In 1881, an amendment to the state constitution allowed Swamp Lands to be sold and the proceeds placed in the PSF. About one-third of the Swamp Lands were regranted to railroad companies to aid in the construction of their rail lines. This departure from the terms of the Swampland Grant was apparently never questioned or challenged by Congress (Minnesota Historical Society archives). Over one quarter of the state lands within the BWCAW are Swamp Act lands (23,000 acres). Today, swamp lands are known for their ability to filter and absorb water, and sequester carbon and mercury, and not for their ability to generate income.

The majority of school trust lands were sold for development and agriculture by the end of the 1800’s.The remaining trust lands are primarily located in the northern part of the state that has been largely spared from industrial pollution. But now, even while Governor Mark Dayton speaks against “highly toxic sulfide waste,” the DNR agency under him is choosing to promote sulfide mining to augment the PSF. Money for our school children is being used as an excuse for converting our remaining high quality wetlands, forests, and watersheds into an unpopular polluting sulfide mining district.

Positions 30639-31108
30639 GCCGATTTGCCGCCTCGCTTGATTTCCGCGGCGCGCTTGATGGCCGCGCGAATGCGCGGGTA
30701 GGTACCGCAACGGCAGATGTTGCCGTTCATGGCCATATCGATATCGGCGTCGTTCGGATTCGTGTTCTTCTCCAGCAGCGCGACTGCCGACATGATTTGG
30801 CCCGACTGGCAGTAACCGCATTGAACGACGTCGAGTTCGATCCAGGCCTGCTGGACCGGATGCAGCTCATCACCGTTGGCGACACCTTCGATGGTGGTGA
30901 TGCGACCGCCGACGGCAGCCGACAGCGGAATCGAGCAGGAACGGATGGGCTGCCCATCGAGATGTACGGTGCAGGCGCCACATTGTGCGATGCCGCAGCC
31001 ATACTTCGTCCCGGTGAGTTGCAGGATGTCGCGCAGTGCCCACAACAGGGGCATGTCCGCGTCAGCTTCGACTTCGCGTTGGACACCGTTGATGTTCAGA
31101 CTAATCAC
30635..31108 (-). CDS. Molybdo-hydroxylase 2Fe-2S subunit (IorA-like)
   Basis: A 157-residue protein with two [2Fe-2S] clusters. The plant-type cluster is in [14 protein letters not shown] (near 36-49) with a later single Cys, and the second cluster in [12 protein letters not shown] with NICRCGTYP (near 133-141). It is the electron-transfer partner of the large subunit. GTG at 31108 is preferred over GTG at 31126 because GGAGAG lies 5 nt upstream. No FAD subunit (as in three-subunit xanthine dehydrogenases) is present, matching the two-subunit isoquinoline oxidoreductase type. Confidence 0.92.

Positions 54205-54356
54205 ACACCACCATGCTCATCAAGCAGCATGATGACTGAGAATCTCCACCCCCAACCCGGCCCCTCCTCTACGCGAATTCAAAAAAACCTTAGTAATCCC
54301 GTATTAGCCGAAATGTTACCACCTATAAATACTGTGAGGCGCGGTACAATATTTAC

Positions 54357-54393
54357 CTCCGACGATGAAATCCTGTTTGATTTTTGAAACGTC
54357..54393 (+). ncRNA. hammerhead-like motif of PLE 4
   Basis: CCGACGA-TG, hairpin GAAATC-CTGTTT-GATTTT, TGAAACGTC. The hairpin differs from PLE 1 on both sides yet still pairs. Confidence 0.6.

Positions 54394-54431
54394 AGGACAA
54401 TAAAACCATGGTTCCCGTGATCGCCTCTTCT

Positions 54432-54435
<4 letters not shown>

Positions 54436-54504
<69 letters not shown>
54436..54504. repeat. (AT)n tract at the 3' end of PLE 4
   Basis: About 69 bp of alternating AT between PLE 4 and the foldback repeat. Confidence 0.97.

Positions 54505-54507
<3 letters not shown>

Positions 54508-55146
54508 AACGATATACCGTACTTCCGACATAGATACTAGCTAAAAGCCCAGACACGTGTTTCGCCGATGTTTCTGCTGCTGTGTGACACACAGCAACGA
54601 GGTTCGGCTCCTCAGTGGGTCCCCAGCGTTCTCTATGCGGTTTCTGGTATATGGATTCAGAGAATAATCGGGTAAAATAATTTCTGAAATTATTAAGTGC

Other Options for the Trust

The USFS has the option of buying the state land within the BWCAW. In fact, in 1997 the entire Minnesota Federal legislative delegation supported such a buy-out, and Federal funds were available.  But the Iron Range delegation vetoed the plan, demanding a complete land exchange instead. The result has been a loss of interest money for our school children over the past 20 years.  

When the BWCAW was established in 1978, the retention of state trust lands allowed for the sharing of state and Federal management. Since 10% of campsites in the BWCAW are located on trust lands, the USFS could share a portion of camper fees with the trust as part of their user permit system. These funds could have been adding money to the PSF over the years.